Later, as M is trying to put together some new bookcases…

Chichimama: “Are you READING the DIRECTIONS?”

(M give Chichimama a nasty look.)

Chichimama: “First non-alcoholic beer, then direction reading!  Before you know it, you will be walking into gas stations and asking for help in finding the highway!”

M: “NEVER!  I have GPS!”

Outta Luck

Last year A missed not a day of school.  C missed one, and I actually could have sent him that day but we were all tired and it was March and the child hadn’t been sick once so I decided that a day on the couch was warranted.  We didn’t even have runny noses once all year!  I chose not to mention such things on da blog because, well, no point jinxing myself now was there?  But now I feel free to do so as it appears that our luck has run out.

The kids have been in school for three days.  We all have the worst coughs we have ever had, except for the pneumonia incident. The cough is the worst illness, as your child sounds awful and no other parent wants your coughing child in school.  But yet, the cough is no where on the list of illnesses that require you keep your child home from school, unless there is a fever.  Plus, unlike some other illnesses, the cough drags on forever, so it is not even like one can fudge it and say “You feel a little hot, I think I will keep you home.”  Because if you do, they will still be coughing ten days from now and you can’t fake a fever for ten days.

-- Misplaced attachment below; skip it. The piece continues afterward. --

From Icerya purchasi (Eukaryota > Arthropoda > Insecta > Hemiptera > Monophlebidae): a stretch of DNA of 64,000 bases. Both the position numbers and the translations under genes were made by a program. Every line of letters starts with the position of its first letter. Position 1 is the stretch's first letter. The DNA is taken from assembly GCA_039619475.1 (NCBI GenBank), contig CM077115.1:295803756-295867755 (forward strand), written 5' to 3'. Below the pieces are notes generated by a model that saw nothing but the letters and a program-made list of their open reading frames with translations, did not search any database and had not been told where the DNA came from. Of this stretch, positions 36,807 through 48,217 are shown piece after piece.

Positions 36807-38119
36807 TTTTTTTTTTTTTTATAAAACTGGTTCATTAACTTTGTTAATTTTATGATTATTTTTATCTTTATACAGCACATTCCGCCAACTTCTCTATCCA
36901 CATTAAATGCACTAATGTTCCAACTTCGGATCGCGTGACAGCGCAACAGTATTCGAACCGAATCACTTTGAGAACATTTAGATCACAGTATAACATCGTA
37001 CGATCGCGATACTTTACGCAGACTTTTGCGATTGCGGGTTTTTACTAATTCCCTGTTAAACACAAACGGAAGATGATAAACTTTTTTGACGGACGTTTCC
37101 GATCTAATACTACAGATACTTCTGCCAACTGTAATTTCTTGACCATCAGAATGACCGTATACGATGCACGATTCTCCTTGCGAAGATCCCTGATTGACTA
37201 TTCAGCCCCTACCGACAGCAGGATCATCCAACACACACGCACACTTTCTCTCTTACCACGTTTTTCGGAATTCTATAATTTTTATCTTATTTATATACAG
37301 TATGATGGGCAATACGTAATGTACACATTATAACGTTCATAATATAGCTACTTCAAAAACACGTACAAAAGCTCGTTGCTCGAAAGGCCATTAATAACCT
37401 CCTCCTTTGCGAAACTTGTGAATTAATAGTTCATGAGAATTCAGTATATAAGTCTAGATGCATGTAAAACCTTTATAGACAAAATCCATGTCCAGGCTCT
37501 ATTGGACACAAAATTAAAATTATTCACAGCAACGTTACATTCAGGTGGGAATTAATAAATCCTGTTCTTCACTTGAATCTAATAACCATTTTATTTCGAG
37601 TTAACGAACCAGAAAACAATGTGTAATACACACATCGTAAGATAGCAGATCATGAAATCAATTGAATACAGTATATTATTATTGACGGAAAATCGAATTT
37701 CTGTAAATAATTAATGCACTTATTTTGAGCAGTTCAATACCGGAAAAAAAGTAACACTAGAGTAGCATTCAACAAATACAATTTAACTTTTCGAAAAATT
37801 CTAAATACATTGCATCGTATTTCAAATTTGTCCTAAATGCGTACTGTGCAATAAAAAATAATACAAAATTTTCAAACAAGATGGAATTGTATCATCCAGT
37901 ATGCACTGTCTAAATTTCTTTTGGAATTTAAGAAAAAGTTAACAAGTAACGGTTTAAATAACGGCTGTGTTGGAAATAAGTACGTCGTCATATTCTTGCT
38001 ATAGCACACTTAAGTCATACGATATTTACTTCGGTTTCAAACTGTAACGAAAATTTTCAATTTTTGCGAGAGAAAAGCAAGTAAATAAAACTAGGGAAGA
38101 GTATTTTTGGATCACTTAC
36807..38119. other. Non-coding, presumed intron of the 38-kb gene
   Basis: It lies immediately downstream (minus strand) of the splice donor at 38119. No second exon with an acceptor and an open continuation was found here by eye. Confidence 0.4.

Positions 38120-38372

So I apologize in advance to all the parents who are going to be whispering in their children’s ears to “Stay away from that coughing child over there, GERMS!”  But my kids will be headed to school tomorrow, although I fully anticipate that C will be sent to the nurse at least once to check for a temperature.

The First Morning of My (New) Life

6am: Wake up. Look at clock. Ah, can sleep another hour. Life is good. Have finally reached the stage where the children don’t wake up at the crack of dawn.

6:20am: Why do I feel like someone is looking at me? Argh! Why are you here? And dressed? With a backpack on?

6:21am: Argh! School!

6:40am: Toast Make breakfast.